This week, we go far back and quite deep for our 10 questions and answers. This week, after careful deliberation on Twitter, we have decided to go for Queen Victoria’s eldest child, Princess Victoria, Princess Royal, German Empress, Queen of Prussia for this exciting and slightly different instalment of 10 questions & answers! Enjoy.
Princess Victoria was eldest child and daughter of Queen Victoria of the United Kingdom. ‘Vicky’ as she was known to family was born on 21 November 1840 at Buckingham Palace. Princess Vicky was an HRH from birth and as only child of Queen Victoria, was heiress presumptive (as first in line to the throne) to the throne. At the birth of her brother, Prince Albert Edward (later Edward VII), under the rules of Male Preference Primogeniture, she was passed by her brother even though he was younger.
Princess Vicky was a colourful and intelligent person, unlike her brother Prince Albert Edward who was not famed for his intelligence, nor colourfulness in the right sense. Vicky was able to read and write by the age of five, as taught by her governess and was also able to speak French from an early age due to having a French nursery maid. Vicky learned French and German from various governesses, and science, literature, Latin, and history from Sara Ann Hildyard. Prince Albert tutored her in politics and philosophy.
Princess Vicky married Prince Fredrick William of Prussia who was 2nd in line to the throne of the Kingdom of Prussia. The Prussian Court and Buckingham Palace publicly announced the engagement on 19 May 1857. Seventeen-year-old Princess Victoria married Frederick, at Queen Victoria’s insistence, at the Chapel Royal, St. James’s Palace, on 25 January 1858.
When she married Fredrick William, she assumed the title of ‘HRH Princess Fredrick William of Prussia’ as is the custom for females to assume their husband’s title. Upon the death of Fredrick William’s uncle in 1861, Princess Vicky became Crown Princess of Prussia and Fredrick William the Crown Prince as Fredrick William’s father acceded as Sovereign.
In a way, yes. Crown Princess Vicky allied alongside her husband over attempting to teach their son about the British way of politics and Monarchy. However, their son (who later became Germany’s Kaiser during WW1) was a staunch believer in absolute Monarchy and refused to accept the ideas of a constitutional Monarchy, much to the dismay of Vicky and Fredrick William.
During a series of wars in Germany, the Kingdom of Prussia and the German Empire were reunited and the title of German Emperor and King of Prussia became one title, held then by Fredrick William’s father. This made Fredrick William the Crown Prince of Prussia and now the Crown Prince of the German Empire, he also (along with Vicky) began using the complex style of ‘HI&RH’ which stood for ‘His Imperial and Royal Highness (The Imperial part coming from being Crown Prince of Germany and the Royal from being Crown Prince of Prussia).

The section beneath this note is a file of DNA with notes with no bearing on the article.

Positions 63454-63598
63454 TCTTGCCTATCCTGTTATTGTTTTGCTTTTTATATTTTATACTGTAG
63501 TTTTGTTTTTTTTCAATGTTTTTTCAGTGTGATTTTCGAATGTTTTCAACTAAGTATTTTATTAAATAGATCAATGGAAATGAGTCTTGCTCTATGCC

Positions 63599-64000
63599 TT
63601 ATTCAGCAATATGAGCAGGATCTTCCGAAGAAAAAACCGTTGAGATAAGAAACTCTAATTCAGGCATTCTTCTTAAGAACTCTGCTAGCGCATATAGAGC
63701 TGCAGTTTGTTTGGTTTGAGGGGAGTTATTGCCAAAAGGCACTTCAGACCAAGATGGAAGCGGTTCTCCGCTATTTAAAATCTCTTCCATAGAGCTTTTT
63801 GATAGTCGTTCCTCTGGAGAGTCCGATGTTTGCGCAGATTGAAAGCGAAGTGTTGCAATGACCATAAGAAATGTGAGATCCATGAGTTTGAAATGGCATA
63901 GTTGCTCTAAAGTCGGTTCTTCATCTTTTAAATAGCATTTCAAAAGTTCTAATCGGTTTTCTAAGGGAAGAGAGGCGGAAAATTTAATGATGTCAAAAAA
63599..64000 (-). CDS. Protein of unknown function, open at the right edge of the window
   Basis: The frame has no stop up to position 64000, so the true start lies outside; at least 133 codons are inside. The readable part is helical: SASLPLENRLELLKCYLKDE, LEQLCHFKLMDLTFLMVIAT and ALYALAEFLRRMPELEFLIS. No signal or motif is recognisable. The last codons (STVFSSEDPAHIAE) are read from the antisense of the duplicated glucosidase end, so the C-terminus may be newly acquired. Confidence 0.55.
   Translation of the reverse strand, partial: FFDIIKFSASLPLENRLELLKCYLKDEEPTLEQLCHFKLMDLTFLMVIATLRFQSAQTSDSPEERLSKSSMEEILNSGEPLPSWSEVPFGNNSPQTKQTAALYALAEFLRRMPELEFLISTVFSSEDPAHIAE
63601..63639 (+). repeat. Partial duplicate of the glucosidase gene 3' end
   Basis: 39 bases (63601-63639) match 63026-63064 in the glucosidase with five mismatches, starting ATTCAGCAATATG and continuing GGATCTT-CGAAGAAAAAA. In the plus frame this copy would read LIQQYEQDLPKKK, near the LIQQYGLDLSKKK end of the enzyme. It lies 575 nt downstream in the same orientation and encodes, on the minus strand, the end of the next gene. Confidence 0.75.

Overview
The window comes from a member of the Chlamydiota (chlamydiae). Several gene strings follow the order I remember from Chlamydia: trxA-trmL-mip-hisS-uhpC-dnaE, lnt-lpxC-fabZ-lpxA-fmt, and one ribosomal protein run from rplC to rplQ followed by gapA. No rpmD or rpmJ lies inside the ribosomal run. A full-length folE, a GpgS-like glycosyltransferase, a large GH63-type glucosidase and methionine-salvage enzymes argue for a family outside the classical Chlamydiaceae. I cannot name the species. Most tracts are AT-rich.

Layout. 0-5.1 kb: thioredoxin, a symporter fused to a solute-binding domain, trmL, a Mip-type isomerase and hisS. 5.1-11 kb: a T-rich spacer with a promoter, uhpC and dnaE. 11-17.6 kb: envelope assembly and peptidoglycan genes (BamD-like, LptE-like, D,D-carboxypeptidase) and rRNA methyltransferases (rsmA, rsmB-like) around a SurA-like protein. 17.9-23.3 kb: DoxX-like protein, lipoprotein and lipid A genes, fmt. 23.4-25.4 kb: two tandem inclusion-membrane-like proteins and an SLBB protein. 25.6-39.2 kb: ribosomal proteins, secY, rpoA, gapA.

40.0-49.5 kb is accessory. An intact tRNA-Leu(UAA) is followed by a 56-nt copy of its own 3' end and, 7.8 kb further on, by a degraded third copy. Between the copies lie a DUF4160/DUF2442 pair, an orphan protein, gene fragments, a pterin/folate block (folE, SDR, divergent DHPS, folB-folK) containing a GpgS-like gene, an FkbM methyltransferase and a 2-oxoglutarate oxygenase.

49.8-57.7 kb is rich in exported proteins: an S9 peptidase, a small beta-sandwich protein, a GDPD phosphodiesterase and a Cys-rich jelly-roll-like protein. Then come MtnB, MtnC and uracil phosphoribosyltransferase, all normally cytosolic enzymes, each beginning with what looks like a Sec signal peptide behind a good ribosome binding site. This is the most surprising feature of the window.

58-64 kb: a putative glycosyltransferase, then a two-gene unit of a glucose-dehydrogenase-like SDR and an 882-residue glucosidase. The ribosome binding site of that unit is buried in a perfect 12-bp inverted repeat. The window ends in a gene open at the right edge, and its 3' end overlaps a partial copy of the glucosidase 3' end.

Yes. On the death of Fredrick William’s father on 9 March 1888, the Crown Prince ascended the throne as the Emperor Frederick III (and as King Frederick III of Prussia) and Victoria adopted the title and style of Her Imperial and Royal Majesty The German Empress, Queen of Prussia. Frederick, however, was terminally ill with throat cancer and died after reigning just 99 days.
Yes, Queen Victoria was reportedly annoyed that her daughter was to hold the title of Empress which ranked higher than Queen which meant that Vicky ranked higher than The Queen. To counteract this, The Queen had the Prime Minister of the day, Bejamin Disraeli, make her Empress Of India in 1876.
When Fredrick died, Vicky took the title of ‘HIM The Empress Fredrick’ after her son acceded to the Prussian and German thrones. She maintained a regular correspondence with her mother. 3,777 letters from Queen Victoria to her eldest daughter have been catalogued, as well as more than 4,000 from daughter to mother. Many of her letters detailed her concern over Germany’s future under her son.
Vicky was diagnosed with inoperable cancer when staying at Balmoral. After the cancer spread, Vicky died shortly after her mother in 1901. She was buried in the royal mausoleum of the Friedenskirche at Potsdam on 13 August 1901. Her tomb has a recumbent marble effigy of herself on top. Next to her lies her beloved husband.
#8 – Queen Victoria became Empress of India in 1876, 12 years before Vicky became German Empress. She never outranked her mother!
Indeed; the title had been Disraeli’s conceit for reasons entirely his own.
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